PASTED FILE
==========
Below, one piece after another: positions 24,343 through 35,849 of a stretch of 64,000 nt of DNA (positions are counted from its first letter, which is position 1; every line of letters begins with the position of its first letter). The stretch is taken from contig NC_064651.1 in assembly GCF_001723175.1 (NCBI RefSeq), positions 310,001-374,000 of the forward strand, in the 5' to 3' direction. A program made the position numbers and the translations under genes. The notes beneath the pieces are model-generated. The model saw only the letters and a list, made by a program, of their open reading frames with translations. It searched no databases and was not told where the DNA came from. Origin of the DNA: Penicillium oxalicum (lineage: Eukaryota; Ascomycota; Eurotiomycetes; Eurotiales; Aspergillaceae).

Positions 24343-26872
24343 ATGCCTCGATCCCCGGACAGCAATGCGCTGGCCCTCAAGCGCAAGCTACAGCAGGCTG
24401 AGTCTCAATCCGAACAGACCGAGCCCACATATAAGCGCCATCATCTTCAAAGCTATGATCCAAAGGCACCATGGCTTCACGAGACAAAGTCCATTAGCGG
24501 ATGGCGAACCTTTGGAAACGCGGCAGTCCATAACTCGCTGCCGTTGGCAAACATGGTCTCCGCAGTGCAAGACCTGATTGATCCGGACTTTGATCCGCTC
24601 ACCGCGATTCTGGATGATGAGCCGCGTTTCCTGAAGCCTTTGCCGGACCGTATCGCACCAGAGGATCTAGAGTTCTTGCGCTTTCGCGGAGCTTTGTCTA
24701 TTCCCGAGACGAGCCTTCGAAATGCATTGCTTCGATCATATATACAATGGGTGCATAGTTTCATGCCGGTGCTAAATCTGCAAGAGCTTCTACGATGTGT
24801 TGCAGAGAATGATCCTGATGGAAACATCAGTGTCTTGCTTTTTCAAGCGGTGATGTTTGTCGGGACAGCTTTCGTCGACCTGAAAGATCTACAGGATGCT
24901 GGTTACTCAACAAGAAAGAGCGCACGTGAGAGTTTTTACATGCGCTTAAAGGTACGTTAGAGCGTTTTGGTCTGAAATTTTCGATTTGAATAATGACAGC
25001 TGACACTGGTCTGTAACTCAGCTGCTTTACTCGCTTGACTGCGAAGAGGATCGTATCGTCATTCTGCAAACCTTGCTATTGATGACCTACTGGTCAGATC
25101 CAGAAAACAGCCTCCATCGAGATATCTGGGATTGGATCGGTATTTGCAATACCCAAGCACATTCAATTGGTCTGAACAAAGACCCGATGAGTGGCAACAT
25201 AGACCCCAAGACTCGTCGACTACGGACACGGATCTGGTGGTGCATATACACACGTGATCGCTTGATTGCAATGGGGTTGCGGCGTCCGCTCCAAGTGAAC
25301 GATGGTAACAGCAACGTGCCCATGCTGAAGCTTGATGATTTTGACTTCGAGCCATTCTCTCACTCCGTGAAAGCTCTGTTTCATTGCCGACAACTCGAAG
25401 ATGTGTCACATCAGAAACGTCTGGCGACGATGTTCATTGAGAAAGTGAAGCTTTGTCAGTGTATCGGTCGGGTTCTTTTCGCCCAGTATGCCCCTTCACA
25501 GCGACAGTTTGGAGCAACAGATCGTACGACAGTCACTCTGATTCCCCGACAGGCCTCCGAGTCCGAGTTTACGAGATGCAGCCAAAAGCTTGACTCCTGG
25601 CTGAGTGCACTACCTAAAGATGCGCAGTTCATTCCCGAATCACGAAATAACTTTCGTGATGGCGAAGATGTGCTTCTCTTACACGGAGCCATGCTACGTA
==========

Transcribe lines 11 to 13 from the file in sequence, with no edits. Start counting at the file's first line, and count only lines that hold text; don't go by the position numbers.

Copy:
25101 CAGAAAACAGCCTCCATCGAGATATCTGGGATTGGATCGGTATTTGCAATACCCAAGCACATTCAATTGGTCTGAACAAAGACCCGATGAGTGGCAACAT
25201 AGACCCCAAGACTCGTCGACTACGGACACGGATCTGGTGGTGCATATACACACGTGATCGCTTGATTGCAATGGGGTTGCGGCGTCCGCTCCAAGTGAAC
25301 GATGGTAACAGCAACGTGCCCATGCTGAAGCTTGATGATTTTGACTTCGAGCCATTCTCTCACTCCGTGAAAGCTCTGTTTCATTGCCGACAACTCGAAG